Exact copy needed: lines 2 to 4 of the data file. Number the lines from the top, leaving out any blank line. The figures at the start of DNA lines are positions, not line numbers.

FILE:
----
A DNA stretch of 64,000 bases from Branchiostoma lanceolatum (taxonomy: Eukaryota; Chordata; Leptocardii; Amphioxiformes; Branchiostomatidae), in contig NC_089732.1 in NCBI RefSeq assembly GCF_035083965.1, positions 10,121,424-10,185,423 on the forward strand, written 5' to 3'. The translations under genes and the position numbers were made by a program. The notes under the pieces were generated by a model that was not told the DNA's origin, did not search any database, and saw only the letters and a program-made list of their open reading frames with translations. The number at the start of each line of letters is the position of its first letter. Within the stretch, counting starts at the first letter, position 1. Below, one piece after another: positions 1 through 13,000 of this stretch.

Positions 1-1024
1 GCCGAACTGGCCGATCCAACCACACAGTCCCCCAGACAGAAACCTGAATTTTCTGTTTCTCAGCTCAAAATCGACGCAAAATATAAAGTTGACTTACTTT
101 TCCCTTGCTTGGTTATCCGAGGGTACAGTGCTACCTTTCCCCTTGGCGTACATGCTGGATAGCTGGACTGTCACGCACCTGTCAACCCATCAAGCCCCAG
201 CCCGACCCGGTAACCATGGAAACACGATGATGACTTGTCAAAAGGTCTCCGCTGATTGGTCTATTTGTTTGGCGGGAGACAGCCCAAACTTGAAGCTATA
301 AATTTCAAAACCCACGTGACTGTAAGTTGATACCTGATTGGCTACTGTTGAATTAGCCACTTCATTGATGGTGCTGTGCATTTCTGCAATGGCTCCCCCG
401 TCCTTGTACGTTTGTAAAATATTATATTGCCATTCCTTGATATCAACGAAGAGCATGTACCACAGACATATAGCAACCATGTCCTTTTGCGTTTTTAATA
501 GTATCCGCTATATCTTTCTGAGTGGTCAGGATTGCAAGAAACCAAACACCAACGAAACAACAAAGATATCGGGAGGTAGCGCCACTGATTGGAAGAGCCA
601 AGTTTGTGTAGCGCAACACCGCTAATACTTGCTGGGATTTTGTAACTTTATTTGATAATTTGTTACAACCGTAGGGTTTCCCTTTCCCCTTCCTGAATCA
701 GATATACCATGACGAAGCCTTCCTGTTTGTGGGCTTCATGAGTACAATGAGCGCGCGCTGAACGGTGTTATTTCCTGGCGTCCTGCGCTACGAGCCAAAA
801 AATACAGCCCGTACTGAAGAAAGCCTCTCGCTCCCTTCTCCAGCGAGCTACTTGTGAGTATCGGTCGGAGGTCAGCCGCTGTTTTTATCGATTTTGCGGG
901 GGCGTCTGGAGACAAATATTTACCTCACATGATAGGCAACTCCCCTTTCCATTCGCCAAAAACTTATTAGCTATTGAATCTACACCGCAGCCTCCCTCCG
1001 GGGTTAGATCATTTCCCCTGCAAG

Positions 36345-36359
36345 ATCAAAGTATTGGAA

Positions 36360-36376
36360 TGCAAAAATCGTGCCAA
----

Positions 1-1024
1 GCCGAACTGGCCGATCCAACCACACAGTCCCCCAGACAGAAACCTGAATTTTCTGTTTCTCAGCTCAAAATCGACGCAAAATATAAAGTTGACTTACTTT
101 TCCCTTGCTTGGTTATCCGAGGGTACAGTGCTACCTTTCCCCTTGGCGTACATGCTGGATAGCTGGACTGTCACGCACCTGTCAACCCATCAAGCCCCAG